Don't Come Knocking

Howard Spence (Sam Shepard) was once a big time Western movie star. Over the years he has become jaded with his fame and has taken to debauchery, booze and drugs. One day he has an epiphany and sees his life for what it is – a waste. He jumps on his horse and rushes as fast as he can from his bad old ways in Don’t Come Knocking.”

Laura's Review: DNS


Robin's Review: C+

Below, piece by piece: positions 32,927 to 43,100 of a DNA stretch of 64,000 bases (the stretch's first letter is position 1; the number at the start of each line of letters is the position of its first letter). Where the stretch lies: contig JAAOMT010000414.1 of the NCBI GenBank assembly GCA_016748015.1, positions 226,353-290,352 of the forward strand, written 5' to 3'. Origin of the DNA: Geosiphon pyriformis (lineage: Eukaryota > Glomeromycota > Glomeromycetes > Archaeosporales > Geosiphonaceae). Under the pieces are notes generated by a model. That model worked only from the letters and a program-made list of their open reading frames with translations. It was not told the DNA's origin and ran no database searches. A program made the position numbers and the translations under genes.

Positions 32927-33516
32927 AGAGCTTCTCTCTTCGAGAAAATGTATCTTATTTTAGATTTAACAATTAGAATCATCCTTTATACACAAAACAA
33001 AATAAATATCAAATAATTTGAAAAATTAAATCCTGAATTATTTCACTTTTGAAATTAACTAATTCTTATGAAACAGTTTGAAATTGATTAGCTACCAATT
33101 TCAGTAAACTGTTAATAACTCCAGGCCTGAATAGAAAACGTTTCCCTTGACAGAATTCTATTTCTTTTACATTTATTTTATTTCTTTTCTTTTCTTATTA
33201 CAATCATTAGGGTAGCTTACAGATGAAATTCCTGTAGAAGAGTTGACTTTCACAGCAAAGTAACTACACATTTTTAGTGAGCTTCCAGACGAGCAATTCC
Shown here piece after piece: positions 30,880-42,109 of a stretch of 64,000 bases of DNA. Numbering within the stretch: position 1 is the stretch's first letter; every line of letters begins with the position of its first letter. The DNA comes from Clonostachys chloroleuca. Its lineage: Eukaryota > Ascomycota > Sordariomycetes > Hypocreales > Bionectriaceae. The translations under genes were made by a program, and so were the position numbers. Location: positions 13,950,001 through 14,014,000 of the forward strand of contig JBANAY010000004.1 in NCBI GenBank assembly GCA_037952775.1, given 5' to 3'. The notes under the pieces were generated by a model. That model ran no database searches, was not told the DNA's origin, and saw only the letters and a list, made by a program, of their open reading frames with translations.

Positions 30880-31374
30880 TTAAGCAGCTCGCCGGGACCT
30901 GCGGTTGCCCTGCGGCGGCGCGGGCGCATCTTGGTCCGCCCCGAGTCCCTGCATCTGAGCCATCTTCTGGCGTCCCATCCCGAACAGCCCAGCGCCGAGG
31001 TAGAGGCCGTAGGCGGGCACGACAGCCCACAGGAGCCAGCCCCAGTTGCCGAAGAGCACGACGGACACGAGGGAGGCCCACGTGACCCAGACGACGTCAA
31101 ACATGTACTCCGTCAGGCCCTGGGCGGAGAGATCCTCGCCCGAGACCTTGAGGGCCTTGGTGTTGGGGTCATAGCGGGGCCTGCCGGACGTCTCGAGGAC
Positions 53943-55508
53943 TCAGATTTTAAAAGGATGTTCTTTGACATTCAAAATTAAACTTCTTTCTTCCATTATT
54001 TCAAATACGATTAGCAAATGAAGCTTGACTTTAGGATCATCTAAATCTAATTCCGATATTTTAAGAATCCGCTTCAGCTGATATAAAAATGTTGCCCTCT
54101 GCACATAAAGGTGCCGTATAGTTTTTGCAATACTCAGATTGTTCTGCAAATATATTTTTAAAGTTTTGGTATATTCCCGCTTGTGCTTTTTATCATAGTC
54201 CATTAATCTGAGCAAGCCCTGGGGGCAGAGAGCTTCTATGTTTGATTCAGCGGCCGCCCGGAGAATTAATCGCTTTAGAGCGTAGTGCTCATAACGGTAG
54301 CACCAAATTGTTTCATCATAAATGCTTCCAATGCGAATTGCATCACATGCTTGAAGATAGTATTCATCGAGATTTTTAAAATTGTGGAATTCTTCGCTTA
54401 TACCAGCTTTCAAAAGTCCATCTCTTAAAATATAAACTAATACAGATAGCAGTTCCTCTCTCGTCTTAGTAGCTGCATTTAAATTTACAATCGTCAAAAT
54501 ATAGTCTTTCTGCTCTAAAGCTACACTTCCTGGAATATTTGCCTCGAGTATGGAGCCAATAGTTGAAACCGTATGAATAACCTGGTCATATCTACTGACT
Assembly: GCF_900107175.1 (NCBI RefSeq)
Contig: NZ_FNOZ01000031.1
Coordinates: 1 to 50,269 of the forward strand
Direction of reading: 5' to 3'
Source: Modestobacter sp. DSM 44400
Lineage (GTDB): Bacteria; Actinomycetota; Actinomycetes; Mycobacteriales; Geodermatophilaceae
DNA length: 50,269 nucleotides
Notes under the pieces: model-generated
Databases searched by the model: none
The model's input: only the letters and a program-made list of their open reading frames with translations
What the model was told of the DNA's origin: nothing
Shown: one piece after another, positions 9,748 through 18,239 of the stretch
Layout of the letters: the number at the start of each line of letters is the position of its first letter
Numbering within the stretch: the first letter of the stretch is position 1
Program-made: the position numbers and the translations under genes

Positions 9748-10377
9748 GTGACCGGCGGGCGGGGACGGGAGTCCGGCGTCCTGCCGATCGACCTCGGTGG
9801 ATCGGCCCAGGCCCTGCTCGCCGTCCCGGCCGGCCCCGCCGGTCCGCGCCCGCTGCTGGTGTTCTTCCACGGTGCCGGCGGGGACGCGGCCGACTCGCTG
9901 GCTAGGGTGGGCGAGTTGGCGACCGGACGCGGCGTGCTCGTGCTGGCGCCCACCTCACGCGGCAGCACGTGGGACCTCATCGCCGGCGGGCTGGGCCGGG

When Howard abandons the set of his latest movie he sparks a flurry of activity as the producers frantically try to locate their missing star. Meanwhile, Howard gives away all of his possessions and treks off to places known only to him. He makes a phone call to his mother – whom he has seen or written to since he left home 30 some odd years ago – and asks if he can visit her. Mom (Eva Marie Saint) is thrilled to have her lost son come back and she welcomes Howard into her home. Howard doesn’t tell his mother much of what has happened in his messed up life but she has news for him. Since he never got in touch with his mother he never learned that, years before, he became a father while on a film shoot in Butte, Montana. Howard decides to face his past, bids his mother goodbye and drives off to find his son. The journey unearths long buried feelings when he meets his old flame, Doreen (Jessica Lange), in her bar. She points to the singer on stage and declares to Howard, “That’s your son.” The rest of this reflective character study deals with Howard and his son, Earl (Gabriel Mann), coping, not always so well, with their brand new relationship. Don’t Come Knocking” recalls Wim Wenders 1984 film, Paris, Texas,” with their parallel themes of a lost man finding himself. Both that film and “Don’t Come Knocking” were penned by Sam Shepard who plays Howard as a man searching for a reason in his troubled life. His and Earl’s story is augmented by a couple of other plot lines. One has Sky (Sarah Polley) also heading for Butte but it is with the ashes of her recently deceased mother. Sky believes that Howard is her father, too. She doesn’t lay any claim to the man and becomes his muse regarding Earl. The other has Sutter (Tim Roth) hunting Howard down to bring him back to the movie set to complete shooting the film. This last part has a tacked on feel that differs from the rest of the film. The acting never finds its true level with Shepard playing the taciturn movie star cowboy without a great deal of emotion. Jessica Lange, on the other hand, shines out as the wise woman who knows what she wants – and it isn’t Howard. Gabriel Mann plays Earl as too angry, making his character a hard one to like. Sarah Polley is likable and enigmatic as Sky. Fairuza Balk (where the heck has she been?) has some good fun as Earl’s smart-ass girlfriend, Amber. Don’t Come Knocking” marches to Wim Wender and Sam Shepard’s own drumbeat and may not appeal to other than the art house crowd. It’s a nice looking film but, alas, not one that I could get my head around.